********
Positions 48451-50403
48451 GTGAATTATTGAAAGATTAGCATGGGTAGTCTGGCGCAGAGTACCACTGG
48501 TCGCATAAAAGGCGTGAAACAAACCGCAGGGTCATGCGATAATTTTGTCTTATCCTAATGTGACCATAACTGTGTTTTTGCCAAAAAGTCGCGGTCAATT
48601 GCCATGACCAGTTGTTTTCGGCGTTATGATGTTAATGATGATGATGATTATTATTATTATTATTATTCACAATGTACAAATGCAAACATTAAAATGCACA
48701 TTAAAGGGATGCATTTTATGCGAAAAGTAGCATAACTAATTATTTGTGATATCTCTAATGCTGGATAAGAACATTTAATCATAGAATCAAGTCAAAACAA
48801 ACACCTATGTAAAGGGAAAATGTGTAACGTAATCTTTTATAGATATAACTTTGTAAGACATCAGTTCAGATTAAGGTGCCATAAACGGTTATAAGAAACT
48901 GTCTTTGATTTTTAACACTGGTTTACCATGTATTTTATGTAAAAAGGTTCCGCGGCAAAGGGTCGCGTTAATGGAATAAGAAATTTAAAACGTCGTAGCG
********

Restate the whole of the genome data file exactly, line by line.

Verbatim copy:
Positions 48451-50403
48451 GTGAATTATTGAAAGATTAGCATGGGTAGTCTGGCGCAGAGTACCACTGG
48501 TCGCATAAAAGGCGTGAAACAAACCGCAGGGTCATGCGATAATTTTGTCTTATCCTAATGTGACCATAACTGTGTTTTTGCCAAAAAGTCGCGGTCAATT
48601 GCCATGACCAGTTGTTTTCGGCGTTATGATGTTAATGATGATGATGATTATTATTATTATTATTATTCACAATGTACAAATGCAAACATTAAAATGCACA
48701 TTAAAGGGATGCATTTTATGCGAAAAGTAGCATAACTAATTATTTGTGATATCTCTAATGCTGGATAAGAACATTTAATCATAGAATCAAGTCAAAACAA
48801 ACACCTATGTAAAGGGAAAATGTGTAACGTAATCTTTTATAGATATAACTTTGTAAGACATCAGTTCAGATTAAGGTGCCATAAACGGTTATAAGAAACT
48901 GTCTTTGATTTTTAACACTGGTTTACCATGTATTTTATGTAAAAAGGTTCCGCGGCAAAGGGTCGCGTTAATGGAATAAGAAATTTAAAACGTCGTAGCG